Lindsey Guerriero, RD, Dearborn, MI: I assess the patient before the weight loss begins. If I identify nutritional risk factors for weight loss, I immediately address them so they do not become a bigger problem later. I include frequent snacks that pair a protein source with a carbohydrate source, such as graham crackers and peanut butter, making sure to include enough calories, protein, and healthy fat in each snack. I also encourage beverages such as milk with added milk powder to double the calories and protein in the same volume of milk. I encourage a heartier meal at the time of day when the patient is likely to eat best.
Cheryl Havens, RD, Mt. Angel, OR: We offer an extensive room service menu, along with a fully functioning restaurant-style dining program. Our four-page menu is designed to encourage high-calorie and high-protein food choices. Since we implemented these programs, incidence of unintended weight loss has decreased among our nonhospice residents and we were able to eliminate our routine medical-nutrition-supplement program, although we still use it for residents who are anorexic or who prefer supplements.
Our dining room program has had the unexpected additional benefit of getting residents out of their rooms. This means they spend less time sitting in one position and increase their daily exercise by walking the distance to the dining room or propelling themselves there and back. We also have observed the positive effects of the increased socialization. This approach follows the resident-directed care model in which residents make decisions for themselves, rather than the old approach of combating weight loss with the same supplements for everyone. While this model involves more dietitian time, we find it worthwhile.
Susan Olfert, RD, Visalia, CA: Wound healing is expedited by having stepwise wound-care-intervention guidelines posted at all the nursing stations. This avoids any delays in implementing interventions and avoids questions as to where to start. The process begins with a skin-risk assessment tool that is completed by the admitting nurse on all new admissions. Baseline interventions can begin immediately if deemed necessary. The process works best with good interdisciplinary communication and follow-through.
Jamie McGinn, RD, LDN, Wake Forest, NC: We obtain food preferences upon admission and update them as dietary needs change. If residents receive foods they dislike, it can ruin an entire meal. The dietary managers are instructed to stay in contact with new residents within 24 hours of admission, if possible. If the resident is unable to participate in the interview because of lack of cognition, the dietary manager contacts the family within 3 days. Nursing assistants are made aware of all weight loss problems or residents at risk for weight loss; in turn, they report any problems they see and any tips that were helpful in increasing meal intake. This information is shared with all key staff members. Empowering nursing assistants and dietary staff is the key to improving nutritional status.
Shaun K. Riebl, MS, RD, LDN, Deerfield Beach, FL: I recommend that a patient incorporate one hard-boiled egg each day (after reviewing cholesterol and other health conditions) in the morning in addition to their normal breakfast or as a mid-morning or mid-afternoon snack. Albumin levels have improved from this intervention alone. We also use protein powders and mix them with oatmeal, grits, cereal, casseroles, juices, eggs, melted ice cream, sorbet, and yogurt. One to two scoops/day tends to work wonders for albumin levels.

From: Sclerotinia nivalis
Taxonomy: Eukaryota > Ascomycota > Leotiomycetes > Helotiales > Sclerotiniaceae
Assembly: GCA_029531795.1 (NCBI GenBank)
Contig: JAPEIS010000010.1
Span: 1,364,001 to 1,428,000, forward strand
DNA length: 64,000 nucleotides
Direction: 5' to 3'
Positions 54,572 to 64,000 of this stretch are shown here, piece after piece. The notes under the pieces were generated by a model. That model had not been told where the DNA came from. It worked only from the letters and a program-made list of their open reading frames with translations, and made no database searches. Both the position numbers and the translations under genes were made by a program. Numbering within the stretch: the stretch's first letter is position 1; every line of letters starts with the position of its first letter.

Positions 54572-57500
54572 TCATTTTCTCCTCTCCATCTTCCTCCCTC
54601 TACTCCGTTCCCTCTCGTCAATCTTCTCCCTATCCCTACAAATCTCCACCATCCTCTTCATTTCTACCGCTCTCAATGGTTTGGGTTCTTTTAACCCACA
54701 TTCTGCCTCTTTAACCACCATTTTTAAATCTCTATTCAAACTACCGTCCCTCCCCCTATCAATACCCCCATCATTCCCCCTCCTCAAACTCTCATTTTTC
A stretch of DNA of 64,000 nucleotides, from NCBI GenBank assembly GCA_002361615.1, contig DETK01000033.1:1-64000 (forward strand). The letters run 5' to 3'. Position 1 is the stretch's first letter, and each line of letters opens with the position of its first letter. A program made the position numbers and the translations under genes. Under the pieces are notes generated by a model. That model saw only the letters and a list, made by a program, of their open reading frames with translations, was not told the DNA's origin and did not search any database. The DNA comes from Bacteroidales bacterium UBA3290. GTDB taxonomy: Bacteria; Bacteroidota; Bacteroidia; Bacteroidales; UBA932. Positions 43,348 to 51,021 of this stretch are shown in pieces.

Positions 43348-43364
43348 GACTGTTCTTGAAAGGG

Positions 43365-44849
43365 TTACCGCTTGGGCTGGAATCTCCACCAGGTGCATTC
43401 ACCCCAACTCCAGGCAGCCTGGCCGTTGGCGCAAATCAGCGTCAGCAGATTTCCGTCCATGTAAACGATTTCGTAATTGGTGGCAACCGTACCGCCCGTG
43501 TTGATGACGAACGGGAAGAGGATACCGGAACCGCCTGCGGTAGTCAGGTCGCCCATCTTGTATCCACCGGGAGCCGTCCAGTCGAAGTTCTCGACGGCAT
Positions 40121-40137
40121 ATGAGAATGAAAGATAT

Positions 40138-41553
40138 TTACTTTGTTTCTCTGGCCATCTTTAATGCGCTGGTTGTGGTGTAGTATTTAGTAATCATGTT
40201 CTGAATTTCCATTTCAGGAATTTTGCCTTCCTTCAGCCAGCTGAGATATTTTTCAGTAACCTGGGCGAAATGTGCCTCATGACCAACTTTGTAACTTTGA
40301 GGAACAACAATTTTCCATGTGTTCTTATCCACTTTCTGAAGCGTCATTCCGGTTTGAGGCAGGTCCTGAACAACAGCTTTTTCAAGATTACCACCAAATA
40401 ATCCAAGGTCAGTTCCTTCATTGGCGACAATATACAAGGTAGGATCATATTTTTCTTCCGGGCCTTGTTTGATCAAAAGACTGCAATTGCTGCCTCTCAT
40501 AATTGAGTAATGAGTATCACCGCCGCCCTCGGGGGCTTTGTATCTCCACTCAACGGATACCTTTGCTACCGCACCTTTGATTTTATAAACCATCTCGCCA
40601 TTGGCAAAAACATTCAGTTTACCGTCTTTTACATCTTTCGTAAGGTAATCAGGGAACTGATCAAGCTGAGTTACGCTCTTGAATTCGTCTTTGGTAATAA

Colleen Gill, MS, RD, CSO, Aurora, CO: Patients are encouraged to keep a meal or snack next to them while watching television and take a bite or sip of a beverage each time a commercial is played. This helps pace the intake and divert attention from the work of eating. It also prevents patients from becoming overwhelmed.
I also suggest that we separate the role of the caregiver from the person losing weight. Caregivers can remind the patient when it is time to eat, assist with meal choices, and fix the snack and present it to the person. Then the caregivers must step back and realize that they cannot make another person eat. It is important to return control to the patients, which is why we have to start with them understanding why it is important for them eat, even when they have few, if any, incentives to do so.
Dawn Simpson-Foster, MSA, RD, LDN, Raleigh, NC: We have establish standards so physicians and physician assistants can easily identify patients at nutritional risk. This early identification helps us provide timely nutritional intervention from day 1. First, we check prealbumin levels. If prealbumin is abnormal and the patient has a history of eating poorly, we begin a liquid protein supplement and obtain an order for a nutrition consultation. Next, a medication pass supplement is given three to four times daily with medications. By using a calorically dense product instead of water with medications, we provide between 450 and 560 calories and an additional 30 g protein/day. Lastly, a high-calorie, high-protein cereal (eg, super cereal — recipes available at www.RD411.com) is given, which provides approximately 300 calories and 9 g protein/serving.
Coming next month: Nutrition Considerations at End of Life
Nancy Collins, PhD, RD, LD/N, FAPWCA, is founder and executive director of RD411.com and Wounds411.com. For the past 20 years, she has served as a consultant to healthcare institutions and as a medico-legal expert to law firms involved in healthcare litigation. Correspondence may be sent to Dr. Collins at NCtheRD@aol.com.
This article was not subject to the Ostomy Wound Management peer-review process.